Allright, allright, last year’s top 10 book to film adaptations picks came out 50-50: a few picks flopped (The Host–remember? That was a movie! And it came out less than a year ago!), a few brought in billions and billions as expected (Catching Fire), one offended everyone (The Wolf of Wall Street), and we’re still waiting on two movies that were supposed to come out in 2013 (Winter’s Tale and A Most Wanted Man). Hey, at least the list didn’t turn out as bad as The Counselor.
2014 will be better, I promise. And to make up for last year’s 10, there’s a bonus pick below. Here are 11 surefire winners.
Just missed the cut: Under the Skin, the moody alien movie where Scarlett Johansson is the alien; Black Mass, the Whitey Bulger movie that may or may not star Johnny Depp but likely won’t be out this year; Divergent, the biggest YA adaptation that’s not below; The Body Artist, the adaptation of DeLillo’s novella, starring Sigourney Weaver.
11. A Most Wanted Man (TBA 2014)
I know I’m breaking my rule of no repeats by putting A Most Wanted Man on 2013 and 2014, but I’m just going to let the trailer make the case. And if it’s anywhere near as good as Tinker Tailor Soldier Spy, it deserves a place in the top 10 of 2014.
A Most Wanted Man is still based on the book by John le Carré and still stars Philip Seymour Hoffman, Rachel McAdams, Robin Wright, Willem Dafoe, and Daniel Brühl.
10. The Two Faces of January (Spring 2014)
If you’re a Patricia Highsmith fan, 2014 brings not only an adaptation of her novel Carol (starring Cate Blanchett and Rooney Mara), but of The Two Faces of January, starring Viggo Mortensen, Oscar Isaac, and Kirsten Dunst.
The film takes place in 1962 with an American couple (Mortensen and Dunst) visiting Greece and meeting a scam artist (Isaac). Highsmithian intrigue follows. January is the directorial debut of Hossein Amini, probably best known for doing the Drive screenplay.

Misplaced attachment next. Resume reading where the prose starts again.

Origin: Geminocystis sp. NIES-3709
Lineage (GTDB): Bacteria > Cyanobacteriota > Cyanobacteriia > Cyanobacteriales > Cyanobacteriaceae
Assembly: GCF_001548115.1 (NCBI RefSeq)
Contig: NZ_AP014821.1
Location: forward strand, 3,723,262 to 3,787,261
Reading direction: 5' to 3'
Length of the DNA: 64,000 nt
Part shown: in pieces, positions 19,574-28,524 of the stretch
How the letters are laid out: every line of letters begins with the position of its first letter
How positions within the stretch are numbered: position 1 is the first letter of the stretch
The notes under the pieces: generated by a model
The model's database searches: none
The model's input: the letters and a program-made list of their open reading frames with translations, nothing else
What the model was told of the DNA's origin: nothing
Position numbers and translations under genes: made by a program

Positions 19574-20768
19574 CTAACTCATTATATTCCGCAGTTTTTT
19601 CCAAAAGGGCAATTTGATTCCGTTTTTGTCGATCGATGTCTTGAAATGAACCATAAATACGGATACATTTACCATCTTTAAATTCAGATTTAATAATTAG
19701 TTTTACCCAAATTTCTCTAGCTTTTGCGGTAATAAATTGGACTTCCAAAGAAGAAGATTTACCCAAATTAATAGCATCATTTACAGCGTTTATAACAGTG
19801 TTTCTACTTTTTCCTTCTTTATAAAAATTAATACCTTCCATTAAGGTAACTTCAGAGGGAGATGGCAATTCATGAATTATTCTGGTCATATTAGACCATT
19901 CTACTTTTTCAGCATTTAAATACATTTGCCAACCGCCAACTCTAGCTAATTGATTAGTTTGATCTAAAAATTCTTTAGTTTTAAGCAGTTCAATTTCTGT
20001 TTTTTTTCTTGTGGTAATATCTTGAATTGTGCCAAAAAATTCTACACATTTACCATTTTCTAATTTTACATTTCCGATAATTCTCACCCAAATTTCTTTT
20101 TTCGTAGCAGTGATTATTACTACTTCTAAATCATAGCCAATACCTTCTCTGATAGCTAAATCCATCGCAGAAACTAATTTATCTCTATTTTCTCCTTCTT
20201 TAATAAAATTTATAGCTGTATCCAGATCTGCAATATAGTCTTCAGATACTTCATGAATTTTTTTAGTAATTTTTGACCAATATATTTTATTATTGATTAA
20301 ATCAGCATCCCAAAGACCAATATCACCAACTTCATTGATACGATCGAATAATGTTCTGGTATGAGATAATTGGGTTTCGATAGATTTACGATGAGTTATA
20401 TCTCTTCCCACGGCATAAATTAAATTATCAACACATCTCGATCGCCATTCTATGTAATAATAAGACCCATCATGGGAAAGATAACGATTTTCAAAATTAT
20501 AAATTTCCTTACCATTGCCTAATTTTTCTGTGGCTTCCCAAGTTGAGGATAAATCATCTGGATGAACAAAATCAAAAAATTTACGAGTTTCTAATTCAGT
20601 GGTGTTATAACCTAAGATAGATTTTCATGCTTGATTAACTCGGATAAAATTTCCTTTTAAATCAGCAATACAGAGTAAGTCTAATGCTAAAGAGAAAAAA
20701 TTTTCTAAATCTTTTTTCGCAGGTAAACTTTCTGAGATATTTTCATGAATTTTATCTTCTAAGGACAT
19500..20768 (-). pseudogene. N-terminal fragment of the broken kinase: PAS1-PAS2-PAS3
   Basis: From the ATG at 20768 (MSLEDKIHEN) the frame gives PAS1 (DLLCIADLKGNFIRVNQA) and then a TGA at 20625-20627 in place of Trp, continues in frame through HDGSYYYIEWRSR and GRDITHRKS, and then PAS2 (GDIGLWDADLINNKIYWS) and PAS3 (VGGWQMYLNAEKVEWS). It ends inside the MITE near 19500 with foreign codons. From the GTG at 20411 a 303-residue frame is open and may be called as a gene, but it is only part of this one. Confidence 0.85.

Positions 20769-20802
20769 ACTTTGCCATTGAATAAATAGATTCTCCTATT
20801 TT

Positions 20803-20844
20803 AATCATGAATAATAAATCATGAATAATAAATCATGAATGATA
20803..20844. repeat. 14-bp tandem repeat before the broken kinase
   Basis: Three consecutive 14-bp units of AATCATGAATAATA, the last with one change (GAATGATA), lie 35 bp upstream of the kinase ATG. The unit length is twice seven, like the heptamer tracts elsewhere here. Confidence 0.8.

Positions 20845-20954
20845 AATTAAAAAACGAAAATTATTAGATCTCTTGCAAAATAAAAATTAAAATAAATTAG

9. Far from the Madding Crowd (Spring 2014)
The fourth screen version of Thomas Hardy’s classic stars Carey Mulligan and Matthias Schoenaerts/Michael Sheen/Tom Sturridge as the three males who are romantically interested in her. Drama ensues. What makes this version particularly interesting is director Thomas Vinterberg, who just put out one of 2013′s best movies, The Hunt.
8. The Drop (September 19)
Originally titled Animal Rescue, The Drop is adapted for the screen by Dennis Lehane, based on his short story. Lehane, in addition to writing the novels-to-movies Mystic River, Gone Baby Gone, and Shutter Island, has also done some writing for The Wire and Boardwalk Empire.
The Drop is about a criminal (Tom Hardy) who gets mixed up in a heist/murder over a baby pit bull (click above pic to see said baby pit bull in high res). Some unseemly types come after him and the pit bull, including mob boss James Gandolfini, starring in his last role.
7. Serena (TBA 2014)
The above picture was revealed nearly two years ago, so Serena, the adaptation of Ron Rash’s novel, has been in development for some time. Still without a distributor, it seems 2014 is a good bet for release, at least in part because the stock of stars Jennifer Lawrence and Bradley Cooper have never been higher.
Directed by Susanne Bier (probably best known for After the Wedding), Serena is about Serena (Lawrence) and George (Cooper) Pemberton moving to North Carolina during the Depression era, where they build a timber empire and become iron-fisted rulers.
6. Unbroken (December 25)